Our Ultimate Lantite Study Guide helps to give you as much information as we could find about the Lantite test in one location to save you hours of research and confusion.
We also have Numeracy practice quizzes and questions. These are designed to be of a similar standard and style of question to the numeracy lantite test to give you lots of practice and confidence before sitting your test.
This site was designed by myself, Josh. A student who had to sit the LANTITE in 2016 and discovered there was so little information about it. I figured it would get better as the years passed but as of 2018 there was still so much confusion surrounding it from my fellow uni students that I decided to launch this site.
Everything you find here is from my own experience, I have sat the LANTITE and passed the LANTITE. I know how confusing it can be and I know the best resources to use to revise (well, in my opinion anyway).
We recommend sitting your LANTITE ASAP in a part of the year that is not as busy. We all know most semesters or trimesters are way busier toward the end of them so we would avoid these areas. Find a time of the year that your workload is less and try and get your LANTITE out of the way sooner rather then later. If you leave it until your last semester and then happen to not pass you may prolong your degree by accident.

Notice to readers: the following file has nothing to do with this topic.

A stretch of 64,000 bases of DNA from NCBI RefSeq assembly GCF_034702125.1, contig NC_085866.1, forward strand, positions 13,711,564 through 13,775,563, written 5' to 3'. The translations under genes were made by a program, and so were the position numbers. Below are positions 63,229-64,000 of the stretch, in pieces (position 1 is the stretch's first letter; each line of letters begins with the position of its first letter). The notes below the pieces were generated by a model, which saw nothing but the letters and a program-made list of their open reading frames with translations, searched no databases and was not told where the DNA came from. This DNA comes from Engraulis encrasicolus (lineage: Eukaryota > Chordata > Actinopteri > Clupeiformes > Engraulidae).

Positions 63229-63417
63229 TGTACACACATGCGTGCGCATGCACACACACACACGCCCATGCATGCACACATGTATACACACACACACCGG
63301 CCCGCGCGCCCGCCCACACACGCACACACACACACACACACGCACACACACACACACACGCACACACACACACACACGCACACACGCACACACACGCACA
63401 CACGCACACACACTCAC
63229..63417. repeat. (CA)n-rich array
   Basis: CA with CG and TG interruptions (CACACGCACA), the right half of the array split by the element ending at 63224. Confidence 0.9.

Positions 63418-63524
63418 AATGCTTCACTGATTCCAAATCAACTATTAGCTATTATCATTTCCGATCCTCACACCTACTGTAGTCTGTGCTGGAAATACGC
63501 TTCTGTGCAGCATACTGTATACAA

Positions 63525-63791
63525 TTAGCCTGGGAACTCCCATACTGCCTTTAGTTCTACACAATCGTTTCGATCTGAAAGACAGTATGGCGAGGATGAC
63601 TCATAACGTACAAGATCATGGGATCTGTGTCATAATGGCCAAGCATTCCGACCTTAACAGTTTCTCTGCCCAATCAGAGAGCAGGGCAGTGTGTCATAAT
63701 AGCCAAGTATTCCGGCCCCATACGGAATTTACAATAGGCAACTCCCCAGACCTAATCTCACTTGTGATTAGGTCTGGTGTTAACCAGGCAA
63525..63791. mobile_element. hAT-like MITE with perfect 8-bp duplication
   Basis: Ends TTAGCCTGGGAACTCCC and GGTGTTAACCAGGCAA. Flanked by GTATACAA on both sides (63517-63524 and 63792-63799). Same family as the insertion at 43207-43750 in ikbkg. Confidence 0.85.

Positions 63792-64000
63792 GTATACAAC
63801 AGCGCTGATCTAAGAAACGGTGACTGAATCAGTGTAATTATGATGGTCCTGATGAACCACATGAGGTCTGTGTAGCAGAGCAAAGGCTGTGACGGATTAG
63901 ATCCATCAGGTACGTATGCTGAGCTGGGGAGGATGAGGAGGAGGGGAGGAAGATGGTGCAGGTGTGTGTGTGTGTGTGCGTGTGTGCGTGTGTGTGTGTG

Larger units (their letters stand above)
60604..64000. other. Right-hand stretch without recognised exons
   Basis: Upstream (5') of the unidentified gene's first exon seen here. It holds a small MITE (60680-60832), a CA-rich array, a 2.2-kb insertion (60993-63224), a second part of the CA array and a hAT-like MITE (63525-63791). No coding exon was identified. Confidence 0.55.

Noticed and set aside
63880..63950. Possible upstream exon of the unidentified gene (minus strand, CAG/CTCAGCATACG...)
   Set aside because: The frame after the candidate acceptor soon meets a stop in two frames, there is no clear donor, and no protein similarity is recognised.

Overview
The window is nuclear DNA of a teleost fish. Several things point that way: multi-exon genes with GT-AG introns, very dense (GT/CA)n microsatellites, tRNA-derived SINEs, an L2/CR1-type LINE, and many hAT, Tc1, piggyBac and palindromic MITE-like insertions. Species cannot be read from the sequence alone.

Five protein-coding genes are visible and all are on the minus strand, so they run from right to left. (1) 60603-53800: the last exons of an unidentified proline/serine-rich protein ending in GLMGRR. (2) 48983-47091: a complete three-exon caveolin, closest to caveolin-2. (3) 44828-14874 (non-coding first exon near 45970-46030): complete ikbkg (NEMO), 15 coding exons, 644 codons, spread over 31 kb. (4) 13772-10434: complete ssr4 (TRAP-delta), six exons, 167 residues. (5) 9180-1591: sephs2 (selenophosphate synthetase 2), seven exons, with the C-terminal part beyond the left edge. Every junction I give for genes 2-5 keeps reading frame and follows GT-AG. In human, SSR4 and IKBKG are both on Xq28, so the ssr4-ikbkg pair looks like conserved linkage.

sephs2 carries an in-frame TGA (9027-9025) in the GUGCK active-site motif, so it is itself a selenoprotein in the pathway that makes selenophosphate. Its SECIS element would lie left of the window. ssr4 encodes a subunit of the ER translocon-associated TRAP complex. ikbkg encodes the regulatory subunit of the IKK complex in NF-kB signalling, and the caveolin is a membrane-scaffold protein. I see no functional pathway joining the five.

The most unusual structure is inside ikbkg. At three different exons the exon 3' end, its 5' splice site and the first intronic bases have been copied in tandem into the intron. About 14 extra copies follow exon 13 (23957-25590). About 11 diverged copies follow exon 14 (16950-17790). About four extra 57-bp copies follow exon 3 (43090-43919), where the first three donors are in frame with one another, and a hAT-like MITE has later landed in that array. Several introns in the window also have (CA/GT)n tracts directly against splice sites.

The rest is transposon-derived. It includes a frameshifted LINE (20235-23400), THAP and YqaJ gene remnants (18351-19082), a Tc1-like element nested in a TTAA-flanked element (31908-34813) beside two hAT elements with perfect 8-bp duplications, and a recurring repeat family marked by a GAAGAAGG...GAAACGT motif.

The best way to reduce anxiety is to know what you are getting yourself into. The more you can learn about the LANTITE test and what is involved as well as how you complete it the better.
This is why I wrote Our Ultimate LANTITE Study Guide. It will tell you everything you need to know and more and even includes test taking strategies to assist you in reducing your anxiety whilst sitting the test. Don’t reckon it could be that great? I reckon you should go and check it out just in case.
Lantite results are released approximately a month after the testing window finishes. The results are released within a certain week with no set date given for their release. Usually they are released towards the end of the week.
If you would like to know more about the release dates they can be found on ACER’s website.